But we needed more than clinical treatment when it came to Boo’s care – needs that would be tough for them to supply at a traditional practice.
I thought of what Harry had said about not working against Boo, but working with Boo. Mike had taught me the same thing.
I thought how Mike would nod when I ran things past him and always say, “You know your dog.”
Mike encouraged me to make the change.
Susie did as well.
My husband always has my back regarding Boo.
I emailed Donna.
I needed someone who could observe Boo in her “Native Boo-ness,” to help me understand some things. Donna was perfect – I needed to bounce my ideas off of her and take advantage of her extensive, varied and colorful experiences and globe-trekking veterinary medical training.
Donna was the mobile vet who pretty much dropped everything to come to our home to give Sadie her peace. Sadie didn’t ride well, the vet trips stressed her out as dementia took over more and more of her waking hours. After a beautiful life, I couldn’t take her into the practice and wait surrounded by other dogs and people for an anxious ending on a steel table. I knew it had to be here, at her beloved home, which we then called “Sadie World Resort” so her transition would be a peaceful one void of disorder and anxiety.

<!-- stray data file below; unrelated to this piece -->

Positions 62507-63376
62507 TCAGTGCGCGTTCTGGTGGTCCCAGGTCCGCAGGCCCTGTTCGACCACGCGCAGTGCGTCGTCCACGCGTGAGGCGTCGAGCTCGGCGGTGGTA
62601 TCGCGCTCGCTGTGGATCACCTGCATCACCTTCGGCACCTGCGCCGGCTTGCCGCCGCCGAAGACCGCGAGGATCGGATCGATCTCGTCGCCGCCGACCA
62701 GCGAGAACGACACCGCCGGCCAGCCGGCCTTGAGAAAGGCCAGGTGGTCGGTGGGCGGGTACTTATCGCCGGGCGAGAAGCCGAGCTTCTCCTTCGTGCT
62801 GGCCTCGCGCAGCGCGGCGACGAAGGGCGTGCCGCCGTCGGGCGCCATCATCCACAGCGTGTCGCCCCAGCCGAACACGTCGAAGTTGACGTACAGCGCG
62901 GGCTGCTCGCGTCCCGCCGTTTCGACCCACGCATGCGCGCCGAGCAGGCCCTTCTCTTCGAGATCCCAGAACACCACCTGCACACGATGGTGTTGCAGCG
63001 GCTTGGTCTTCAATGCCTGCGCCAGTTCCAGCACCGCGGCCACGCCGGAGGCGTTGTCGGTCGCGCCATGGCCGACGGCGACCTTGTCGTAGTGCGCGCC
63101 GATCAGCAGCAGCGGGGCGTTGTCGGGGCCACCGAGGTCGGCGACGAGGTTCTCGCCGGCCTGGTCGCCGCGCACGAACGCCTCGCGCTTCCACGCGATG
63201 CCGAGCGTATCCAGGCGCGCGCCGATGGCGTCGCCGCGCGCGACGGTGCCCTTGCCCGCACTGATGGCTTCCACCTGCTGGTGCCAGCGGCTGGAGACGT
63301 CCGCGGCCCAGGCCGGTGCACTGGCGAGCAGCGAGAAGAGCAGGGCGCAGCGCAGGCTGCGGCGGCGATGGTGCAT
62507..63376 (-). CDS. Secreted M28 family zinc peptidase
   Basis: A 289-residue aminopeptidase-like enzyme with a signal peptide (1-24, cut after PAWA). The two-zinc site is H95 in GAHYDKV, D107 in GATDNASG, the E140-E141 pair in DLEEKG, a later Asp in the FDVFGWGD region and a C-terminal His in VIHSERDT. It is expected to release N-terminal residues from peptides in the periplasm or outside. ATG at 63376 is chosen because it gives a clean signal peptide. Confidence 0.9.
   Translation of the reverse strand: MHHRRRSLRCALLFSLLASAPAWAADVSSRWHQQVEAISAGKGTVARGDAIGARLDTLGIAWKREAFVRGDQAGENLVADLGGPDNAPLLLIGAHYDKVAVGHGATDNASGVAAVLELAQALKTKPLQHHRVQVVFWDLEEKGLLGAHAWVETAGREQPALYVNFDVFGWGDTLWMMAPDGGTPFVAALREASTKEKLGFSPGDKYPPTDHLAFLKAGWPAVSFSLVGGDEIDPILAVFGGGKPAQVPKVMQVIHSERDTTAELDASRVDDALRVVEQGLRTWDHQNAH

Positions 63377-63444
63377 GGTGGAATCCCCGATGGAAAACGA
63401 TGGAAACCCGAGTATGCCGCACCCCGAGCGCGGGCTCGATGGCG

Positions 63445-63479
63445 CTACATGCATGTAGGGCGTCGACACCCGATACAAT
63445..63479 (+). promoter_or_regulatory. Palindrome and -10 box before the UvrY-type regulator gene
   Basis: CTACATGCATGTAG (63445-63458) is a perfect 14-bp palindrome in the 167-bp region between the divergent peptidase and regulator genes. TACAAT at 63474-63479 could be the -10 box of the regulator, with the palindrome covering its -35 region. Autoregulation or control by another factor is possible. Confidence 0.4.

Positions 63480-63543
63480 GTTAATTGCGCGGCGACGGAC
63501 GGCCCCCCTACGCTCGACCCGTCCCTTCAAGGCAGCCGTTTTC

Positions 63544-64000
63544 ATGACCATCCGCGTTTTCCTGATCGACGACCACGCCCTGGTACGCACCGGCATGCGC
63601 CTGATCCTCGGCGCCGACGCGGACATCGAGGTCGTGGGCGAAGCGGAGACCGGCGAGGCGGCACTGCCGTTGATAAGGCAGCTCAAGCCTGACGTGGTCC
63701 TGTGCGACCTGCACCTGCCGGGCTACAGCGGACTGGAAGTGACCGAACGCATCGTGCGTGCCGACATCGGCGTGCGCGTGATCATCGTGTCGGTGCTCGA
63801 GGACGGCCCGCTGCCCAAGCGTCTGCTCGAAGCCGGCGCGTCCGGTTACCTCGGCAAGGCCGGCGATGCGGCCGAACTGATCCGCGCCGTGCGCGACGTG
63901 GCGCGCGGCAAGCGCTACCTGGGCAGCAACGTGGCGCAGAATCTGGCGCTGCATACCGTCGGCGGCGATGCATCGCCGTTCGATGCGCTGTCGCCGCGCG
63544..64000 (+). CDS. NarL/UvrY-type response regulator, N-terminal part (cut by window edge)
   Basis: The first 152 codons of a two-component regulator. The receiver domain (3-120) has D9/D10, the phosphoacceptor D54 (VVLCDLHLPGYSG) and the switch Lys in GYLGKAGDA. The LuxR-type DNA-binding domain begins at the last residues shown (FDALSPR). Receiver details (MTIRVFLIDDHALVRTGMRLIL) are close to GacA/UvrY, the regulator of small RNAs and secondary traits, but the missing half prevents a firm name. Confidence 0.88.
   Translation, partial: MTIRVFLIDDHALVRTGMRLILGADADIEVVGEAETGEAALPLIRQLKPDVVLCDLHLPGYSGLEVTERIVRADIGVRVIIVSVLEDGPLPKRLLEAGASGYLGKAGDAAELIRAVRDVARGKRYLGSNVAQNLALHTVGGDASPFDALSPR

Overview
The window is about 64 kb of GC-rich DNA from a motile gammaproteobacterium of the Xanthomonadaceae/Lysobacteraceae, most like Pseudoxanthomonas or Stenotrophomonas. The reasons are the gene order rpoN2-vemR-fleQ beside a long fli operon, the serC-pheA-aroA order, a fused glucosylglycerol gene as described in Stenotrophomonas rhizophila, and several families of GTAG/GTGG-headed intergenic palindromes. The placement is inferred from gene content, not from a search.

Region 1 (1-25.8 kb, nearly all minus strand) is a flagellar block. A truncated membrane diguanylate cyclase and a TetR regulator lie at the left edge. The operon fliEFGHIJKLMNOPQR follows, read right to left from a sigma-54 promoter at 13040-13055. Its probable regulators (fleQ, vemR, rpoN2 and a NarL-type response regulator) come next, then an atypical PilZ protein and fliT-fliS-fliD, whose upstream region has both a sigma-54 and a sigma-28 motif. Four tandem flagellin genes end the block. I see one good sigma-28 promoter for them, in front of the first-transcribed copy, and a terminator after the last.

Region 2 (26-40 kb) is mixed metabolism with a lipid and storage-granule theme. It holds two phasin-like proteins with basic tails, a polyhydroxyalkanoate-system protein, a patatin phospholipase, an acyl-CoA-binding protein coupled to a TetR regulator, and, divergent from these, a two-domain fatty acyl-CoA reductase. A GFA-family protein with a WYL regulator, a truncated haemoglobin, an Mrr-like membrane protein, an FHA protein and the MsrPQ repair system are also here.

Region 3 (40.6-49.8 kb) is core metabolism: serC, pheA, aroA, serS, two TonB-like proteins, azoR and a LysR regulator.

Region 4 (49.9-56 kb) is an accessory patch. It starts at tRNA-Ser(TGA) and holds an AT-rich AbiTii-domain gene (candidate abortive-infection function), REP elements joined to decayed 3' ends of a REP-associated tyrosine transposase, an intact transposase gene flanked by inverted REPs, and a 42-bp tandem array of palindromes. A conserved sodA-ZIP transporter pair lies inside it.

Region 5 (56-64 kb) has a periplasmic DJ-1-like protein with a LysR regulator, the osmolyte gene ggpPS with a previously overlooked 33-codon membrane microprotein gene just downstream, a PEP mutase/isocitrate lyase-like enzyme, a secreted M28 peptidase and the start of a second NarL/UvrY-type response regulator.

Sadie was all about order. Her order.
After that process, I could never get Donna out of my mind. She was amazing. She isn’t your typical vet, and, she’s a Border Collie Mom. She agreed to treat Boo. Much of her practice is palliative and hospice care, as well as being the on-call vet for the local wildlife rescue. It will be a nice balance she told me, to treat Boo for wellness care as well as to help get a handle on some issues for you both.
Donna is never critical of Boo and accepts her for who she is. She knows that Boo does not fit into a box.